I have a deep freezer in our basement laundry room and the only available space is next to a GCFI outlet that was already in place when we moved in. To avoid tripping the outlet constantly, I was going to replace it and move it further down the circuit, but I'm unsure of the best place to do so.

There are currently 3 outlets as follows:

  1. Unused GFCI (where freezer is)
  2. Regular outlet powering washing machine/dryer
  3. Regular outlet powering water softener

The room is using a 20-amps breaker. All of the outlets looks like 15-amps from the outside.

My plan is to replace the GFCI with a regular outlet and to replace one of the other outlets with the GCFI. From what I understand, GFCIs only protects itself and downstream outlets.

Should I then replace the the next outlet downstream of the current GFCI? (If so, how do I find out which once it is?)

Does it matter which outlet has the GFCI? Or should I replace all the outlets (sans freezer outlet) with GFCIs?

Thanks for your time.

  • A dryer and a freezer on the same circuit might not be good, too much power if both working/on together, even the washer might be iffy. Check if all outlets are on the same circuit by turning off the breaker. If an older house the GFCI might be a new circuit, but the other two are older and not fall under GFCI regulation/code(grandfather).
    – crip659
    Aug 28 at 22:18
  • Checked and all of the outlets are on the same circuit. The house was built in '66.
    – joewindetc
    Aug 29 at 14:19
  • 66 circuits are probably 15 amps, 14 gauge wires. I would really think of adding a new circuit for the freezer. The freezer plus what is already on that circuit might be too much to be reliable. Check the gauge of the wires. Since 66 it is possible someone had problems with a tripping breaker/fuses burning out and just increase the size of the breaker to unsafe level.
    – crip659
    Aug 29 at 15:09

1 Answer 1


Current code (though varies somewhat by location) actually requires GFCI for pretty much everything in a basement or laundry room. That being said, I understand the concern about GFCI on refrigerators/freezers - the loss from unnoticed spoilage is a far greater risk than a ground fault on a freezer, provided you don't have a major flood in your basement.

The receptacles are often 15A on a 20A circuit - that is perfectly normal and means basically nothing. As far as which receptacle to move/rewire/etc. if you choose to do so, it is just guesswork without seeing all the wiring in your laundry room.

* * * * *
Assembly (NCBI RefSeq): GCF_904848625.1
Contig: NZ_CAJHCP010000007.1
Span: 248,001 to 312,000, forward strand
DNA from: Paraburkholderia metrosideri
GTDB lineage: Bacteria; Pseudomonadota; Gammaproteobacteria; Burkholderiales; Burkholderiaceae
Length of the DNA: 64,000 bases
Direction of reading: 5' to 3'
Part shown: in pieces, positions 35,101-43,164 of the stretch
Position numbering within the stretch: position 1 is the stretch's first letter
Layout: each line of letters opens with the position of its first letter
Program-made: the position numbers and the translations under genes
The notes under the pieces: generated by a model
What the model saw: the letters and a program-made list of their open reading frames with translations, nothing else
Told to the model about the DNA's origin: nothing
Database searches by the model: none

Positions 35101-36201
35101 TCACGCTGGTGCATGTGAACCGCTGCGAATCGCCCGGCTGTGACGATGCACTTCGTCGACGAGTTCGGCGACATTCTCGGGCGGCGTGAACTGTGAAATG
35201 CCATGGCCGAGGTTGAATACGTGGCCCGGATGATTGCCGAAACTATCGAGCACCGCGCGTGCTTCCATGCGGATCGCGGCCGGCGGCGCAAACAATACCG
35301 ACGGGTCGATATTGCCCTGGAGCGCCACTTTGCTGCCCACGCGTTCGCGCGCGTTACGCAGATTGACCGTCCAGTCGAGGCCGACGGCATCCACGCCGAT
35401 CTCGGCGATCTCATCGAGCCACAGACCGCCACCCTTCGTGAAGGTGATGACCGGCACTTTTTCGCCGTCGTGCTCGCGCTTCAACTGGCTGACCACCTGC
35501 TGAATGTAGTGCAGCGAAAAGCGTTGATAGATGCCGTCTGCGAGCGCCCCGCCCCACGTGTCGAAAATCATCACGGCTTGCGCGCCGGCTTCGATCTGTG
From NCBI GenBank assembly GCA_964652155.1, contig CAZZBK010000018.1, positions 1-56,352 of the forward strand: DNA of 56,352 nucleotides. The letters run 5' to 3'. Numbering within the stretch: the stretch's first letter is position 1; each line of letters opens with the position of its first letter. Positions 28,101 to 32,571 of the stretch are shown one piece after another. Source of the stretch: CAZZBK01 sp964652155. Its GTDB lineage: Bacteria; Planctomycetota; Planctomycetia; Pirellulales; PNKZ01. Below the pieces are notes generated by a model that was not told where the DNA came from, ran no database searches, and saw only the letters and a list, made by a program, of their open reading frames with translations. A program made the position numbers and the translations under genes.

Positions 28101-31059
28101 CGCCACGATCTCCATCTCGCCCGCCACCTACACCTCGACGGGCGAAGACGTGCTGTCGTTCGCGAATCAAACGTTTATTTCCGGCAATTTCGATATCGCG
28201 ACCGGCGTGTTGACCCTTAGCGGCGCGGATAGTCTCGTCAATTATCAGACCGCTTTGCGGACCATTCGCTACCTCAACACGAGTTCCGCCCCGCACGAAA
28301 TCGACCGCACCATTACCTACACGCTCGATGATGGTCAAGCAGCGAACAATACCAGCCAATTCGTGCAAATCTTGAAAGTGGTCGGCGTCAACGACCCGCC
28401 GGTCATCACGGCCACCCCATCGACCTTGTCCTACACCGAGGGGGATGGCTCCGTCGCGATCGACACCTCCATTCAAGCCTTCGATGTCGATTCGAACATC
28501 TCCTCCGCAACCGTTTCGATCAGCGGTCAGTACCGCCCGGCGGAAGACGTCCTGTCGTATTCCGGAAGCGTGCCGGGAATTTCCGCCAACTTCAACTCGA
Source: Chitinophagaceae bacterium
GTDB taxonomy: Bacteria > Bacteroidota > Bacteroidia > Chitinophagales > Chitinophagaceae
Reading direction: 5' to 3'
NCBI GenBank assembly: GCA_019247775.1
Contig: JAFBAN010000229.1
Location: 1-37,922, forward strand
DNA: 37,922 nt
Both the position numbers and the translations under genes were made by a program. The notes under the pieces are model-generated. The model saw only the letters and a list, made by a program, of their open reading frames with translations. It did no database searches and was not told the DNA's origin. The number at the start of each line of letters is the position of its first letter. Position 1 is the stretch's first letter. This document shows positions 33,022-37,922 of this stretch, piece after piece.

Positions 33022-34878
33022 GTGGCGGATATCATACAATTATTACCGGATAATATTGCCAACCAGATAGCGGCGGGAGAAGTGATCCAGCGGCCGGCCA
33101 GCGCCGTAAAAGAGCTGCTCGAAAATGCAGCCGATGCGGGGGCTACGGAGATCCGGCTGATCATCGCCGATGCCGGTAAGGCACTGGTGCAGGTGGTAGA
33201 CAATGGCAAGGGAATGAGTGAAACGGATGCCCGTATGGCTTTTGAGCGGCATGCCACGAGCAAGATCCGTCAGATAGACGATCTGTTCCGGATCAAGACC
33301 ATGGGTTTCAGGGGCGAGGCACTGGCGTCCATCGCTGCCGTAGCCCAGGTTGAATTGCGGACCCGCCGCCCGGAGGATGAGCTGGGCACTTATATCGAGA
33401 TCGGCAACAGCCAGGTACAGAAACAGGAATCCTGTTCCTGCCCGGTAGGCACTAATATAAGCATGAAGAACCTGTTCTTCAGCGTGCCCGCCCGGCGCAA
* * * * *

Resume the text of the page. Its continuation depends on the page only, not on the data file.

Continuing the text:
But as far as "avoid tripping constantly", I am unclear about your situation. Do you:

1 - Have a deep freezer connected to a GFCI and have already had problems with the GFCI tripping frequently.

2 - Are now installing a deep freezer and are concerned about GFCI tripping.

If it is # 1 and the freezer is not really old then this is a reasonable conversation to have.

If it is # 2 then I highly recommend simply hooking it up, particularly if the freezer is relatively new, and seeing what happens. Put in a freezer thermometer with an alarm, and unless you (a) have frequent GFCI trips (even once a week is a lot) or (b) go away for multiple days at a time so that you might not know if there is a problem, I would not worry based on "people say you shouldn't put a freezer on a GFCI". It is a problem in some cases but not as bad as you might think.

  • 1
    My fridge is coming up on 3 years powered only from a GFCI protected circuit. Zero trips.
    – Ecnerwal
    Aug 28 at 22:43
  • 1
    No water dispenser (to break and want expensive filters), no icemaker (to break and want expensive filters and take up freezer space and run a heater in my freezer regularly to waste more power), and typically uses less than 1 kWh/day. A water jug and an ice cube tray work just as well now as they did in 1950. Actually better, for the ice cube trays - the old all-aluminum ones were a pain to release.
    – Ecnerwal
    Aug 29 at 0:25
  • 1
    I have a freezer on a circuit that used to infrequently trip (been a couple years now since it did), and put a power failure alarms in the other port on the outlet (amazon.com/Reliance-Controls-THP207-Failure-Flashlight/dp/…) You can also get WiFi thermometers, so if the power goes out and you're on vacation, you can alert someone to go over to take a look.
    – Huesmann
    Aug 29 at 12:57
  • I had originally plugged the freezer in to GFCI but it was tripping every 2-3 days (luckily nothing was in there as of yet). Yesterday actually the GFCI tripped with nothing plugged into it, just by me switching on the lights in the room. Could this just have been a GFCI going faulty to begin with?
    – joewindetc
    Aug 29 at 14:23
  • It may indeed be a faulty GFCI. How old is it? If it is a GFCI/receptacle more than a year old, I would replace it and then see if that fixes the problem. Aug 29 at 14:28

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